Shortages of psychiatric medication is hitting hard
“The impact of protracted shortages of psychiatric medication in the country is beginning to be felt by both the patients, who are in desperate need of the drugs to keep them stable, and their families, who have to live with the consequences,” wrote Vuyo Mkize in City Press (22 November 2020).
According to Ruth Dube, from the Stop the Stockouts Project, which tracks the availability of essential medicines around the country, since April this year, 2% to 3% of the 250 stockout reports it received were related to psychiatric drugs. In August, it went up to 11% of the 280 reported stockouts - and notifications of shortages of mental health drugs were increasing, she said. Drugs that were in short supply included haloperidol (used mainly to treat schizophrenia), lithium (used for bipolar disorder and major depressive episodes), olanzapine (used for bipolar disorder and schizophrenia), carbamazepine and sodium valproate (used for epilepsy and bipolar disorder), diazepam (used for anxiety disorders), amitriptyline and lamotrigine (an anti-epileptic drug). Even the alternatives are out of stock, said Dube.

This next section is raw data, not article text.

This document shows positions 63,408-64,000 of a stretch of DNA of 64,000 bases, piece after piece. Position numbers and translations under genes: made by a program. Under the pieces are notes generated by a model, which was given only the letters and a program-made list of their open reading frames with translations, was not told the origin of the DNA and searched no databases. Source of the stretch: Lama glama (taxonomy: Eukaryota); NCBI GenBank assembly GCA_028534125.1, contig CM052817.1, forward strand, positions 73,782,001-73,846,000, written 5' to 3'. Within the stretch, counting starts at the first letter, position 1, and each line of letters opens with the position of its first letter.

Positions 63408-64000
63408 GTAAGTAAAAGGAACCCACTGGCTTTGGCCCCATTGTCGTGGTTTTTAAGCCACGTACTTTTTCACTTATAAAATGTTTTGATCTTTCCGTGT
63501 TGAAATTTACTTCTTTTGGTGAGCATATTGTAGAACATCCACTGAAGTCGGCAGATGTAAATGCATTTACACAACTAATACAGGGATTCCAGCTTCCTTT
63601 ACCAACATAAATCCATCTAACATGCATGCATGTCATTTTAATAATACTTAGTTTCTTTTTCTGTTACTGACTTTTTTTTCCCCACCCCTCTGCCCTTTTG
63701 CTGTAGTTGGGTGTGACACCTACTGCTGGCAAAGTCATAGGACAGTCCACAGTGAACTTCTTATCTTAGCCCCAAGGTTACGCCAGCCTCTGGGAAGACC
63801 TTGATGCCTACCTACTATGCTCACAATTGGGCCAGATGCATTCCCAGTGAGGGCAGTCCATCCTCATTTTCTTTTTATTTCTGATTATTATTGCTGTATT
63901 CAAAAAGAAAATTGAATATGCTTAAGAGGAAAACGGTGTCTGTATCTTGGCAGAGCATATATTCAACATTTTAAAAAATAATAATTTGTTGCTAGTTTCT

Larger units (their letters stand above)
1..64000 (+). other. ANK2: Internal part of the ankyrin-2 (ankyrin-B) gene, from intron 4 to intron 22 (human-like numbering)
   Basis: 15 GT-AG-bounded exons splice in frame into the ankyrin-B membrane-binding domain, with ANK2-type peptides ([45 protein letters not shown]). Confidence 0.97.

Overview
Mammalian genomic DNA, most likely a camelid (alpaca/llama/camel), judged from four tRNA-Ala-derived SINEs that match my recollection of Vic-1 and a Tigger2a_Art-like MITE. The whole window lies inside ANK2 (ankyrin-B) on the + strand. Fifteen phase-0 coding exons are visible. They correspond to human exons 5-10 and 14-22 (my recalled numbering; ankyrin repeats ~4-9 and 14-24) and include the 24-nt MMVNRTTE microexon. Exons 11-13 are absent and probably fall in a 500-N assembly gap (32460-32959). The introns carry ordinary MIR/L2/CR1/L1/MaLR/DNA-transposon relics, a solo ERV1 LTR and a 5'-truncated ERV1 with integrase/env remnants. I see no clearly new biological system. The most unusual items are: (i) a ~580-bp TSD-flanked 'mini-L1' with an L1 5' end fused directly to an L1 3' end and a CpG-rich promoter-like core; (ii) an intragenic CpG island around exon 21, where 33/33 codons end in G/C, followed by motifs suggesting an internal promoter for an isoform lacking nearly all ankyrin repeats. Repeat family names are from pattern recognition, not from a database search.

“The Health Department has cited the reasons for the shortages of medications as being shortages of active pharmaceutical ingredients, increased prices of these ingredients, inconsistent supply from manufacturers and increased demand for medicine due to Covid-19.”